We will not let down our guard. But neither will we play the tit-for-tat game. We believe that restoration of mutual trust is the precondition for improved relations and that the functionalist approach to the problem is most workable. We must begin with what is feasible now, such as mutual refraining from verbal hostilities and exchanges of private communications. The test of their sincerity will be their response to President Chun's unconditional invitation to visit each other's capital. From there we can expand the scope of cooperation, given the will to reduce tension. We want to live in peace with our brothers and sisters in the North, and we are willing to take initiatives, even give them the benefit of the doubt. But we will not be misunderstood about our love of our way of life, and we will defend it with force if that becomes necessary.

The international political scene in Northeast Asia holds powerful elements of uncertainty. The Soviet Union is fortifying its air and naval cordon around the Pacific coast of the Asian continent, the People's Republic of China is still in the process of redefining its ideology, the Japanese government is still unable to disengage itself from the incredible policy of noncommitment to regional security, and in the midst of all these is the gigantic military machine-North Korea-which is now run by a hereditary duo of unprincipled communists. Considering the fact that the nerves and muscles of the four largest world powers are directly interwound at the Korean peninsula, a slight miscalculation of each other's intention can easily catapult the region into a classic textbook version of an accidental or catalytic war, if not anymore a war by proxy.

Under these circumstances, I believe the minimum condition for peace is that a credible alliance for deterrence be maintained, not in words and agreements alone, but in daily practice. Such an alliance does not have to be based on the massive retaliation doctrine. Instead, an effective defensive capacity that can survive a first strike would be more preferable, considering the requirements for the stability of deterrence. To increase the credibility, however, portions of our defensive capacity must clearly be committed in advance to the area in question and be a part of the trip-wire strategy. It is this logic of the situation that compels our two countries to work together, for no one else in this part of the world will do it with us.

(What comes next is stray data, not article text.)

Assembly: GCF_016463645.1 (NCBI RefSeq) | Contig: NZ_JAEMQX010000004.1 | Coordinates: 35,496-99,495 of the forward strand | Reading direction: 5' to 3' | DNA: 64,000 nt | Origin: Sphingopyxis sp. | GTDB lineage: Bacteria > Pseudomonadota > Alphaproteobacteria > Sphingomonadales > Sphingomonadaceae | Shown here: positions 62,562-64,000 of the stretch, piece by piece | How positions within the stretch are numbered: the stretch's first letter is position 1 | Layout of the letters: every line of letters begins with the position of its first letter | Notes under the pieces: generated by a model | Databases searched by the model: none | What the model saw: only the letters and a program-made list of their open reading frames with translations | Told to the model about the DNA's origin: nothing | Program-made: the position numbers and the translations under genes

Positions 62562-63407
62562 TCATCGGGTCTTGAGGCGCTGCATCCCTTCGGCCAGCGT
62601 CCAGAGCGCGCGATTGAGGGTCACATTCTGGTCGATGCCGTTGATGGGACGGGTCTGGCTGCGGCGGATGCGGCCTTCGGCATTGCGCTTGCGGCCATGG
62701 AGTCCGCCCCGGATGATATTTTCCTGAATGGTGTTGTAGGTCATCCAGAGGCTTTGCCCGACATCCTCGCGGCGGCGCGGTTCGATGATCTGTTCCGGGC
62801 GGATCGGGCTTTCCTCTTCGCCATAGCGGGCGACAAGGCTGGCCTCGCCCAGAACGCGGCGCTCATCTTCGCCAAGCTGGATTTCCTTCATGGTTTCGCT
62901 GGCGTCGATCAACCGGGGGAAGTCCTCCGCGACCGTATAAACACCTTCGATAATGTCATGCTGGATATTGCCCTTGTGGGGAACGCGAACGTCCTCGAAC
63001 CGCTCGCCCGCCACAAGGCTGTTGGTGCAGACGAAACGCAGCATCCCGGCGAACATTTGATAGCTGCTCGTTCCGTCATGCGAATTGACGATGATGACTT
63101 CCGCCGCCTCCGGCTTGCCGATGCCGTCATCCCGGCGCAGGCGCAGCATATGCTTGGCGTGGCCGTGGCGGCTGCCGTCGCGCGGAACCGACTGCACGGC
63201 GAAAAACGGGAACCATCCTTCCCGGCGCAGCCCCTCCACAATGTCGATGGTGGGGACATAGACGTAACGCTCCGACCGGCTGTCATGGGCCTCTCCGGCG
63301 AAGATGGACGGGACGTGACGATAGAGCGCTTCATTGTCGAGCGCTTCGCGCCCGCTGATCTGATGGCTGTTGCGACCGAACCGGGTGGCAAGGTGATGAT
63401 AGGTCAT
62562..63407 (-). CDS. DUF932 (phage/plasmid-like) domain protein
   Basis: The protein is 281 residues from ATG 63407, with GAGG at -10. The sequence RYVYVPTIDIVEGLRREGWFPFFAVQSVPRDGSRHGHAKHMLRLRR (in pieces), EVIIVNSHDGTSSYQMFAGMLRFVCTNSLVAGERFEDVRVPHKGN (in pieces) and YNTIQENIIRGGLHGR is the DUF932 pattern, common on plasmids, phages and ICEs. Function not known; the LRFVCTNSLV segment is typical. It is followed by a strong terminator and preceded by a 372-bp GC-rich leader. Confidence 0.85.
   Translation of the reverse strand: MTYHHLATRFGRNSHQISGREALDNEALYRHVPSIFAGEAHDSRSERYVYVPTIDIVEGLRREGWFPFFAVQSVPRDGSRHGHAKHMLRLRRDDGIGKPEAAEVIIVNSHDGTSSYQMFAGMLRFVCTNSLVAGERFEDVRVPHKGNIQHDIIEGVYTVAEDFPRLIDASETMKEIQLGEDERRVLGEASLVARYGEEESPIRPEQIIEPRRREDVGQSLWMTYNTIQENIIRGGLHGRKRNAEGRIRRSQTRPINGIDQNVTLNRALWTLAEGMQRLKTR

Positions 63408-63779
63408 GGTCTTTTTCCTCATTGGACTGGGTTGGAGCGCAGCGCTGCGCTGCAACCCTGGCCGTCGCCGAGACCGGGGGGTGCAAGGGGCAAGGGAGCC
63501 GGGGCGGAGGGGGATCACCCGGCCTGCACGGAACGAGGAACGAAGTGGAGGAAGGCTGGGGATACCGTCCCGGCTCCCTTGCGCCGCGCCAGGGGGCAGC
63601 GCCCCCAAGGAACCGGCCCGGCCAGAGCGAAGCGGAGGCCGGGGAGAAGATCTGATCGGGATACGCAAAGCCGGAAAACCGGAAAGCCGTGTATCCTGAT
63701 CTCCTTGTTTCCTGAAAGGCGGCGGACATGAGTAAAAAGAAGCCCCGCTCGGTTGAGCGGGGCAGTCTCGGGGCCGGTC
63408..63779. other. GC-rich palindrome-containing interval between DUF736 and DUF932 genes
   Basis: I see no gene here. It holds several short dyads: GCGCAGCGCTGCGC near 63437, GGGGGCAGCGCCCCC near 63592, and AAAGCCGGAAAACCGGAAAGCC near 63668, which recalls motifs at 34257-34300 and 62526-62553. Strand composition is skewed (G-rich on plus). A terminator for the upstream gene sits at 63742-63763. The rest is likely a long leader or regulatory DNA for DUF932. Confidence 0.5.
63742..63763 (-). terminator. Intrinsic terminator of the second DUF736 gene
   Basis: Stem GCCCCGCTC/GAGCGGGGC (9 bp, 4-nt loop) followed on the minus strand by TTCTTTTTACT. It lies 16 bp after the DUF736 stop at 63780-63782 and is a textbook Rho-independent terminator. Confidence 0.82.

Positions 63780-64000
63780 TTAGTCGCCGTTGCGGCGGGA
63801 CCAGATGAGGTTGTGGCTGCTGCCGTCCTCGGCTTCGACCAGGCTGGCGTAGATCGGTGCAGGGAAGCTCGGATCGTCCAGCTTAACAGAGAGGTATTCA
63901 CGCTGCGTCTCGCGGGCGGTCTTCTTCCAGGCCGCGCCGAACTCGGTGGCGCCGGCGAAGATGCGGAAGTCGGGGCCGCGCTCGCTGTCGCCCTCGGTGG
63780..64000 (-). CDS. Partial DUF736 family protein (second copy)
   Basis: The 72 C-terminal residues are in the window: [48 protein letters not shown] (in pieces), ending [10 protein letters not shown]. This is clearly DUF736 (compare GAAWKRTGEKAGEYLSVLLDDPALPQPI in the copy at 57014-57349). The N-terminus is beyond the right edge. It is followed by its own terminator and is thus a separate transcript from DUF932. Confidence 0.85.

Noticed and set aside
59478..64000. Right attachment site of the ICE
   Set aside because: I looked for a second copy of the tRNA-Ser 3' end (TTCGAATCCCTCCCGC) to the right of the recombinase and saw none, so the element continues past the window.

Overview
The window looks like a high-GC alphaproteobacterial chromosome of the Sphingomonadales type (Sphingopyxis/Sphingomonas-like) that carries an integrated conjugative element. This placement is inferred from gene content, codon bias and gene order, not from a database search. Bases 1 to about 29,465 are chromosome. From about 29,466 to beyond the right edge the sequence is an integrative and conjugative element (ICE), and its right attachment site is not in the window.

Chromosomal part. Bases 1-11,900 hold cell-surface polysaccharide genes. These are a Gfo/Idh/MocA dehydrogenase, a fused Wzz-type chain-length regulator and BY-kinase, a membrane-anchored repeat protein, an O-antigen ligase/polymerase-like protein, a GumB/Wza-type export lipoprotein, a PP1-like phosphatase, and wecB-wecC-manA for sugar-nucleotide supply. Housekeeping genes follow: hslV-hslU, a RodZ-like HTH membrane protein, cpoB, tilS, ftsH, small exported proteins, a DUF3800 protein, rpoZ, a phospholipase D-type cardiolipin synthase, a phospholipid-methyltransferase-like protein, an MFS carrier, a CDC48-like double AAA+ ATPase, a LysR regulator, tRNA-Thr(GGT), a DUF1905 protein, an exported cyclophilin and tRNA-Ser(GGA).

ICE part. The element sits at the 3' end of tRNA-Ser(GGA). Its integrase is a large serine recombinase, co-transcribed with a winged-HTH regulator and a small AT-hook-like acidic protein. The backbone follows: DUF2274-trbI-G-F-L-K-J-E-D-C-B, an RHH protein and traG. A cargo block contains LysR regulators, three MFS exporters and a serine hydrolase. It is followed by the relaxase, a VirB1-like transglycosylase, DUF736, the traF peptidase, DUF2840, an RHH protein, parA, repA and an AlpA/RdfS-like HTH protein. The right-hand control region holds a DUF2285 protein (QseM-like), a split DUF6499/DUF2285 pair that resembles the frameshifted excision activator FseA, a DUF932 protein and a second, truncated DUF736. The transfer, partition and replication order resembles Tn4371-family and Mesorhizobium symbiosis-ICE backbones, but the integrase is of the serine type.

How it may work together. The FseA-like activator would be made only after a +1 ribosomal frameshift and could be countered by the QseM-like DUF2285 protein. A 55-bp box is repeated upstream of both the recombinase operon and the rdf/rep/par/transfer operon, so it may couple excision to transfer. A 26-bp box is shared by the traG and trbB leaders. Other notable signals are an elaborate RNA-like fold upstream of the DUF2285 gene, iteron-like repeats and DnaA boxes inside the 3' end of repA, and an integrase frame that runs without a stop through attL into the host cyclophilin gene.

I am often referred to as the "economic prime minister." But the truth of the matter is that I do not have snake oil to dispense! I am only one of the economic team. I too agonized, argued, and cajoled to turn the troubled economy around. Now I am more confident than ever that the Korean economy has bottomed out of the downward trend. The index of industrial activities is picking up, investments are appearing, and exports lately outperform our expectations. We have overcome the initial thrust of the triple shock-sky-high oil prices, soaring interest rates, and dwindling export demands. Internally, the improved social stability and timely adjustment policies have given the business leaders something to ponder over, and they are moving ahead.

The basic objectives of the government's economic policies remain unchanged: